Padang, Indonesia - More people could have died in last week's earthquake that devastated Indonesia's West Sumatra had the government not conducted disaster drills, Governor Gamawan Fauzi said Wednesday.
"West Sumatra frequently held earthquake and tsunami drills," Fauzi told reporters. "If not, the scale of the disaster could have been higher."
Fauzi said his government received warnings that Sumatra, known to be a seismically vulnerable region, could be hit by a major earthquake months before, but the administration chose not to announce it to the public.
"We were worried if it was made public, people would not build houses or hotels," he said.
The official death toll from the magnitude-7.6 quake stood at 704 on Wednesday.
At least 295 were listed as missing but officials and aid workers believed that the number was higher, as many victims were believed to be still buried under collapsed buildings.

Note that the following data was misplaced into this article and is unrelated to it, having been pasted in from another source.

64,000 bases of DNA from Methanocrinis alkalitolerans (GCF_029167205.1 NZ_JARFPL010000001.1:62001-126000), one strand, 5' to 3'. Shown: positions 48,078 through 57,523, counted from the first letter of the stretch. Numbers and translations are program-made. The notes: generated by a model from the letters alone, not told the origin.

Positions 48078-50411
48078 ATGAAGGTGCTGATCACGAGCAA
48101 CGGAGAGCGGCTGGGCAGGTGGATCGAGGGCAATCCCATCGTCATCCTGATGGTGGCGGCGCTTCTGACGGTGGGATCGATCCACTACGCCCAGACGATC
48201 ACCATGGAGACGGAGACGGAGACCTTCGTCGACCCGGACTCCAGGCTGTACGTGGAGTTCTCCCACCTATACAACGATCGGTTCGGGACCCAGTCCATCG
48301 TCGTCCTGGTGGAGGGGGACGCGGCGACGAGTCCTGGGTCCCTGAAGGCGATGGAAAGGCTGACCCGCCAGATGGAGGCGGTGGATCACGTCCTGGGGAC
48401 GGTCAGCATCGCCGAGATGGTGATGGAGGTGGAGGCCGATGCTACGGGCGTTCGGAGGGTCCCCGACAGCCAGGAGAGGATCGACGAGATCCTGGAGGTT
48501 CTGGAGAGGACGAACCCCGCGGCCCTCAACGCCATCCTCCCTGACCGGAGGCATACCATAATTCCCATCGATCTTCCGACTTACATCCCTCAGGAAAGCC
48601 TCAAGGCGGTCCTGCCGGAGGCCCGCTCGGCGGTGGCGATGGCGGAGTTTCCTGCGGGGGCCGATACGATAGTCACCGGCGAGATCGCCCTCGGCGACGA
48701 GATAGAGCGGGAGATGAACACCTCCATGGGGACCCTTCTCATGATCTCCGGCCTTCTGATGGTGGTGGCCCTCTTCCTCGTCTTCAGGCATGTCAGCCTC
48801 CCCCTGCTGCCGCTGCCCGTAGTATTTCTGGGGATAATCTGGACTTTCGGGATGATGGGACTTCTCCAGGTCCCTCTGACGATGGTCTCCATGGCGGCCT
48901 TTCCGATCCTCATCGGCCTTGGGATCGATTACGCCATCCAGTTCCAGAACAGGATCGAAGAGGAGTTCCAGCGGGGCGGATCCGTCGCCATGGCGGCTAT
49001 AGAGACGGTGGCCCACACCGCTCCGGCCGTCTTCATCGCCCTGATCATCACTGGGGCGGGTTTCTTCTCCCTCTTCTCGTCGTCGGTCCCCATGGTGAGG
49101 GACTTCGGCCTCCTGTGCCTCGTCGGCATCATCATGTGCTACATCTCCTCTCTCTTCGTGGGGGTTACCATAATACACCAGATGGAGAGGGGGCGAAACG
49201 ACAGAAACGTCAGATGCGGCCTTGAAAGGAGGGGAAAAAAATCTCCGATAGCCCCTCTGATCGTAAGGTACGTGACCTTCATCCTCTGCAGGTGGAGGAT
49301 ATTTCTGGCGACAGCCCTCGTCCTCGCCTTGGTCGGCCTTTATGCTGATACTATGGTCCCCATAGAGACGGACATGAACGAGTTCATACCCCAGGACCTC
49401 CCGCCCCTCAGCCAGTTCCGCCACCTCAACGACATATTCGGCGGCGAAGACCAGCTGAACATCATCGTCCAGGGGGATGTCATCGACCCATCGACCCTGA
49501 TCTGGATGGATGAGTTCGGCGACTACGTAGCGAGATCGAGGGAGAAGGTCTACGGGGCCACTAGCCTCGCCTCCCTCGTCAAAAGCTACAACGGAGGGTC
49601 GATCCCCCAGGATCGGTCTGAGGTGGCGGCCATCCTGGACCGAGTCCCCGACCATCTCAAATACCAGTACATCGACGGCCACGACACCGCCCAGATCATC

In Padang Pariaman district, near the provincial capital Padang, 400 people were believed buried when landslides caused by earthquakes slammed into three entire hamlets.
The local disaster coordinating agency said about 200,000 homes and 2,000 other buildings including schools, hospitals, and government offices were damaged, with around half of them destroyed.
Five ships carrying aid supplies such as tents, food and water treatment equipment arrived in Padang Wednesday, bringing hope that survivors who have complained that aid was slow to come would soon get urgent help.
Helicopters and trucks were delivering relief supplies to survivors in badly affected areas, especially Padang Pariaman.
In Padang Pariaman, survivors have been forced to take aid supplies by force out of desperation. (dpa)